More than 100 people were arrested and 30 policemen were injured as scores of protesters broke away from an anti-American march here today and pelted Vice President Bush's motorcade with rocks and bottles after ceremonies marking 300 years of German immigration to America.

In a preview of what West German authorities fear may be a "hot autumn" of demonstrations against nuclear weapons, about 1,000 youths, many of them in "punk" attire, marched through the streets bearing signs that read "Bush Go Home" and "USA, Hands Off Nicaragua."

Speeding back to their hotel from a downtown auditorium, Bush and his entourage were intercepted near the railway station by protesters who began hurling objects before being chased back by helmeted police holding shields and wielding truncheons.

Several limousines were dented, and a bus window was broken, but no one in the motorcade was injured.

West German Chancellor Helmut Kohl apologized to Bush for the incident and assured him that the West German government "will not bow to terror in the streets" when the time comes to deploy new nuclear missiles here later this year.

Kohl's spokesman, Peter Boenisch, quoted the chancellor as telling Bush, "Unless there is a miracle at the Geneva arms talks , and I don't see one happening, we will have to deploy the missiles and we intend to do so."

Kohl, who plans to visit Moscow July 4, told Bush that his trip will show whether the Soviet Union "is betting on and possibly overestimating resistance in the streets," the spokesman said.

Many residents of Krefeld expressed outrage and embarrassment at the violence, The Associated Press reported. "I think they should all be taken away," said Hans Kuhlkamp, the owner of a tavern caught in the hail of rocks and bottles. "It just doesn't make sense to me."

Bush appeared to regard the stoning with equanimity and joked in a luncheon toast that running the gauntlet of demonstrators reminded him of "Chicago in 1968"--a reference to the clashes of police and antiwar protesters at the Democratic National Convention.

Bush later continued his European tour by flying to Norway.

Bush reportedly told Kohl that the Reagan administration harbors no doubts about the reliability of the Bonn government in carrying out its commitments to deploy the first batch of 108 Pershing II missiles in December if arms control negotiations in Geneva fail to achieve a compromise.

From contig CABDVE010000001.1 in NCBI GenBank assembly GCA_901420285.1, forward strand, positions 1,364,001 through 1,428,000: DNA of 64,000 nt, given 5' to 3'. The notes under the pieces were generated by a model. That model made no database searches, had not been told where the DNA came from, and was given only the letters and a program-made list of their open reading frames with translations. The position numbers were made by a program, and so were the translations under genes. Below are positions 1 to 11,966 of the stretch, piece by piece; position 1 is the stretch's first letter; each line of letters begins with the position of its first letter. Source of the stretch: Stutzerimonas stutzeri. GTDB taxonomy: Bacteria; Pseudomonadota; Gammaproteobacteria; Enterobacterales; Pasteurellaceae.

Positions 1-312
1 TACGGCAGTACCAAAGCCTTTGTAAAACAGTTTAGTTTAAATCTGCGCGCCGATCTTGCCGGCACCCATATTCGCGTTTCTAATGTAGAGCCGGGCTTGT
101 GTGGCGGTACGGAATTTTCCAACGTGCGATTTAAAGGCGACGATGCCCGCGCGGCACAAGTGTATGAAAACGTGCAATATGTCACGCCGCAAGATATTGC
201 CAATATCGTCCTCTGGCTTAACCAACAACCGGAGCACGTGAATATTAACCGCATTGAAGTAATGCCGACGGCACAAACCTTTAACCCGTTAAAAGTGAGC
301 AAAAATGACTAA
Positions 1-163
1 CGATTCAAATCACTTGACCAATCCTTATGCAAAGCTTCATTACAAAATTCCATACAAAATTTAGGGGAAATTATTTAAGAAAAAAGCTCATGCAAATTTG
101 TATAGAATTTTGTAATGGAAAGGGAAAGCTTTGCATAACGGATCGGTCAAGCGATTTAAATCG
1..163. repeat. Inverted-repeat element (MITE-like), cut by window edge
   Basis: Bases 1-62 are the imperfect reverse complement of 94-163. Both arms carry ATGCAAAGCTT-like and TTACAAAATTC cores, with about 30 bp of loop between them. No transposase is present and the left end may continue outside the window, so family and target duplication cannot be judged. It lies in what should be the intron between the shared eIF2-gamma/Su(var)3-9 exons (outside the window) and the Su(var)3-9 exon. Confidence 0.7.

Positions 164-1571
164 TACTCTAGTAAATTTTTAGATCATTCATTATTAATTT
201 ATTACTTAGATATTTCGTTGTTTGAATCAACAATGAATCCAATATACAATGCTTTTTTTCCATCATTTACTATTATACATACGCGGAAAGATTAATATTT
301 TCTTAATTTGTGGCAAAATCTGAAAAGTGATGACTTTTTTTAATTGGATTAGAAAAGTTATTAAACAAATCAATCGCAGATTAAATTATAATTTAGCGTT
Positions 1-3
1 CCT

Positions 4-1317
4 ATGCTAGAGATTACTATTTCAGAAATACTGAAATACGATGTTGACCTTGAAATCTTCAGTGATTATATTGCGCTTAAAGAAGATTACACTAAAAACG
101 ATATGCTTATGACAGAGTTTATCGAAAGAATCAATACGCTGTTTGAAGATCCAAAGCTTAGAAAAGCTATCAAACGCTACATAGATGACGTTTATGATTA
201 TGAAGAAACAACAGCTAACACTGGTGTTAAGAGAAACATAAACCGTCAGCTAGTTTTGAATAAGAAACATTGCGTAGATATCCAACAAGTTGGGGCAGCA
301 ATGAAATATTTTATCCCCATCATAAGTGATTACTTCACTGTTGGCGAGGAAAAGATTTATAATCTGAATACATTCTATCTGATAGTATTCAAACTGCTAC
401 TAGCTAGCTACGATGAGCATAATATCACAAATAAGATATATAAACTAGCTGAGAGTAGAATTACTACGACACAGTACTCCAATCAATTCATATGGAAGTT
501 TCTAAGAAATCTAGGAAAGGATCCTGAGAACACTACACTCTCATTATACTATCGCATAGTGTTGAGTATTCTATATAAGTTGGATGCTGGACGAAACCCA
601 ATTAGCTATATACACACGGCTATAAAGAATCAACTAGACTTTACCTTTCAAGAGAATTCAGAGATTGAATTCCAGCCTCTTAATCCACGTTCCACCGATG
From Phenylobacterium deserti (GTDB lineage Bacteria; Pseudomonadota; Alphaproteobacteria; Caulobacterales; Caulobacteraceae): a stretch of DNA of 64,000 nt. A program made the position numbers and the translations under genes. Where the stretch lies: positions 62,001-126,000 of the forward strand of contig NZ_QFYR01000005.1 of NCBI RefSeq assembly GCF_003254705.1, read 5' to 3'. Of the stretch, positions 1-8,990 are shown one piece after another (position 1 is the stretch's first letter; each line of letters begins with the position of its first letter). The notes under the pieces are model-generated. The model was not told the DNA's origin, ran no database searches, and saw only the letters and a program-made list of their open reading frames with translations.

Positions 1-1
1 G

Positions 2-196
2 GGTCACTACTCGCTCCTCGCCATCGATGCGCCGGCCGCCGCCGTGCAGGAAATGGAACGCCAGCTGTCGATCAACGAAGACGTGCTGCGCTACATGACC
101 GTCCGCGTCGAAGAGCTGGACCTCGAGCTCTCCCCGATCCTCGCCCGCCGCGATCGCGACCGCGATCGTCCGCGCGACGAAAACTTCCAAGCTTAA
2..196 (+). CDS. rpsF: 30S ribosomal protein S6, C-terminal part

Government officials here fear that the missile deployments may discredit the nonviolent tactics of the peace-minded wing and embolden a minority to increase the use of violence and terrorism.

In his weekly radio address from Washington yesterday, President Reagan called on young people "both in Germany and in America" to recognize "all that we are doing to deter and to reduce the risks of war."

The rock-throwing attacks on the Bush motorcade contrasted sharply with a peaceful rally nearby for 15,000 antimissile partisans.

Two leaders of the antinuclear Green Party, Petra Kelly and Gert Bastian, strongly deplored today's assaults in the streets and denounced those who participated as enemies of the peace movement.

"They were punks, that's all," said Kelly. "The stone throwers have nothing to do with us."

Bastian, a former general turned pacifist, was applauded when he told the large, peaceful rally that all protests must employ nonviolent methods "like those used by Martin Luther King."

Bush's one-day visit here commemorated the departure from Krefeld of the first 32 German migrants to America three centuries ago. They established a settlement near Philadelphia.

Peace movement leaders said they staged the protest rally to draw attention to the fact that the first migrants, Quakers and Mennonites, were pacifists who sailed to the new world seeking religious freedom. During his speech at the Krefeld ceremonies, Bush avoided any mention of missiles and dwelt on the close cultural bonds linking Germans and Americans.

In his speech, Kohl said that 51 percent of West Germans now consider the United States their best friend.

He dismissed signs of anti-Americanism as "more written about than spoken."